In pursuing the most current technology, the JDRIV Career Center secured the funding to incorporate a laser engraving system into some of their training courses. By incorporating laser engraving technology into its curriculum, the career center has both enhanced its course offerings and provided additional opportunities for students — both inside the classroom and out.

The career center placed Steve Shannon, instructor of building construction, in charge of the machine. He has had the opportunity to not only learn to use the machine himself, but has also played an integral part in helping students learn to incorporate the laser into their education and, perhaps most importantly, understand the limitless possibilities laser systems provide.

“The students are all very eager to learn to use the laser,” Shannon said. “Not only are they intrigued by how it works, but they also realize the many opportunities that a laser machine opens for them out in the world. Some of them see it and immediately think of how to start a small business using it, while some see it as a useful tool for existing enterprises.”

They’ve even begun finding new uses for it in courses not immediately associated with laser cutting and engraving. In geometry class Mr. Shannon worked students to cut out geometric shapes with the laser for a project.“The students were amazed at how detailed the laser was able to make the shapes they needed,”said George Danford,director of the career center.“The number of things we could find to use this machine for are countless!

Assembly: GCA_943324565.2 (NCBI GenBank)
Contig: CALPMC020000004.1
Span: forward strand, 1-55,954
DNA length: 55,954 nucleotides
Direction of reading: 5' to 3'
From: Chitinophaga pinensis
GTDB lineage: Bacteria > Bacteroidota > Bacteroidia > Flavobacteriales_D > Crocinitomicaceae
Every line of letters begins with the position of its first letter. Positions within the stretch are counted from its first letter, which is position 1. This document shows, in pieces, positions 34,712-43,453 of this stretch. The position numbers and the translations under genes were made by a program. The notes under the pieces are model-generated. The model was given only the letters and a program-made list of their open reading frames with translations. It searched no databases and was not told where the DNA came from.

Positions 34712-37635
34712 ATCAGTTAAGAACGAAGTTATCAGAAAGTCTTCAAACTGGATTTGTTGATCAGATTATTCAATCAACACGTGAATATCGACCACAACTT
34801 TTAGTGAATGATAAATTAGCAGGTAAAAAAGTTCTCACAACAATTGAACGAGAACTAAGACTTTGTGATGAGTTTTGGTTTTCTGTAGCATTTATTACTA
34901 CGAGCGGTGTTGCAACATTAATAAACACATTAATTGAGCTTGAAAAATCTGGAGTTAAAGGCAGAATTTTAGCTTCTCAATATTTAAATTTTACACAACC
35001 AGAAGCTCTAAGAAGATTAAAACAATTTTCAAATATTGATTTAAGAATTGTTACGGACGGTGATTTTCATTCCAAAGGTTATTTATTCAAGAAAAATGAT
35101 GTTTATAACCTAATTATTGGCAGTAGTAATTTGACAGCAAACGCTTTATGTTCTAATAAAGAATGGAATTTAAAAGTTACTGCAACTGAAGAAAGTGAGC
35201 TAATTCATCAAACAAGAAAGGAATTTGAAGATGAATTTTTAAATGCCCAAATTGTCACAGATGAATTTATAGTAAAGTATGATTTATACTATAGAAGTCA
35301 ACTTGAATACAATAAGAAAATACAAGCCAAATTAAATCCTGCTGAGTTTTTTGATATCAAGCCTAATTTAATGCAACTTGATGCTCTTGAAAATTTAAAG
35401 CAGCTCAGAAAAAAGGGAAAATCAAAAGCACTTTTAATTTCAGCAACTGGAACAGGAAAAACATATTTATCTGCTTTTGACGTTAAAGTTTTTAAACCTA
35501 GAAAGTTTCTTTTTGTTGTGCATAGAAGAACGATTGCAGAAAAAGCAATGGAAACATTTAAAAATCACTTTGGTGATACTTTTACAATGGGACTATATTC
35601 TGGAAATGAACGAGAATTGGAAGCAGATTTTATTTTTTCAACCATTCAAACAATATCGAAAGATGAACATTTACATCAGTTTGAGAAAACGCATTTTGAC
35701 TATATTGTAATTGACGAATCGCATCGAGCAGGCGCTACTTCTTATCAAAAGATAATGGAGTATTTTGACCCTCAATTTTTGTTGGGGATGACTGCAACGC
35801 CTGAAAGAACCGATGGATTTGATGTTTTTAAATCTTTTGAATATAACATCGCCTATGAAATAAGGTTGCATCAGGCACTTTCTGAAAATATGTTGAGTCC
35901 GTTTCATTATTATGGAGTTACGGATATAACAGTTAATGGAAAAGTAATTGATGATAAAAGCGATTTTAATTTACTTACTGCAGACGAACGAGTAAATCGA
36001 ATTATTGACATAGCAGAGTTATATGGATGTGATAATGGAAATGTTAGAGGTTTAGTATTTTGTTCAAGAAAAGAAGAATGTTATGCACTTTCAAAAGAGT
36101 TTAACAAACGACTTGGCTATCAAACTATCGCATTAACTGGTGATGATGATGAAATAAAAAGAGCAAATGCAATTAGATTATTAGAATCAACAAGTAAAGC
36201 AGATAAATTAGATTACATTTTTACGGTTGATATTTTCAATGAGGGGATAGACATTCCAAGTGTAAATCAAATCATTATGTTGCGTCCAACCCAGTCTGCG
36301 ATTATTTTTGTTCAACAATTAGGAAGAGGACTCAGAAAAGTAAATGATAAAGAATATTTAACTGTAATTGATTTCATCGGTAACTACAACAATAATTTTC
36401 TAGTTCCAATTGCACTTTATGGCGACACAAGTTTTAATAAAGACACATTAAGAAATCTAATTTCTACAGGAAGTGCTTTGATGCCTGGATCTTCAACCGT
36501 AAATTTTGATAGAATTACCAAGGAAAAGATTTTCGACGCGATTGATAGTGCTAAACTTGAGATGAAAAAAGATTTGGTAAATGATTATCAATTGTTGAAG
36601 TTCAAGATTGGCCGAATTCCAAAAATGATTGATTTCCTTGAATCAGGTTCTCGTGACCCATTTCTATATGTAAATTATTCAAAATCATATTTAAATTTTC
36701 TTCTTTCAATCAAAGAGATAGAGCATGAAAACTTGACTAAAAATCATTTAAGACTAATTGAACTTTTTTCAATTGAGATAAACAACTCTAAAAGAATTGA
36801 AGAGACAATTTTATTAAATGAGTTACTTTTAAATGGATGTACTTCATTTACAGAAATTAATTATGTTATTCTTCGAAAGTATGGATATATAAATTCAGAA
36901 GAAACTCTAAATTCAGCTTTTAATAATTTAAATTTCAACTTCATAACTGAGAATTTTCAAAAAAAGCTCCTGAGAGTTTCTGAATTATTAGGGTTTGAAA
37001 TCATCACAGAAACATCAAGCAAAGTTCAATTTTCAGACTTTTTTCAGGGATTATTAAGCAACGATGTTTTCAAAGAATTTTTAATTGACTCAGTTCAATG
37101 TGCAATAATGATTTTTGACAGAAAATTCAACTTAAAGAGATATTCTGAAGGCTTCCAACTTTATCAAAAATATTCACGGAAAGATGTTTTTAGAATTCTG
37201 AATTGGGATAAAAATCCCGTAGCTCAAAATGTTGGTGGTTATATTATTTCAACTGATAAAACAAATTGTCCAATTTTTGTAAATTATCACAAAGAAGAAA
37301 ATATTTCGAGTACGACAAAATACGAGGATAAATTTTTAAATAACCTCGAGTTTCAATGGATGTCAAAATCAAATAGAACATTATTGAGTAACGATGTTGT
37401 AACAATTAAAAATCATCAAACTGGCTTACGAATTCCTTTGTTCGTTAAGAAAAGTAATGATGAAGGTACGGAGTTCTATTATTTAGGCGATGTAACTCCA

“There isn’t a program offered today which hasn’t been changed with the incorporation of technology.This is why we selected a laser engraving system, and it has definitely improved our curriculum,” Danford said.

Technology continues to grow and advance all around us.As teachers and administrators, it is crucial to keep up on the latest technological developments and determine how those developments can be an asset to students and the community.

CO2 laser engraving technology is no exception to this rule, as it continues to gain popularity and inventive users find more and more uses for these valuable systems. From classroom use to extra curricular activities to student and faculty recognition, laser engraving technology is making its mark on schools world wide.

Mike Dean is director of sales and marketing at Epilog Laser. For more information visit www. epiloglaser.com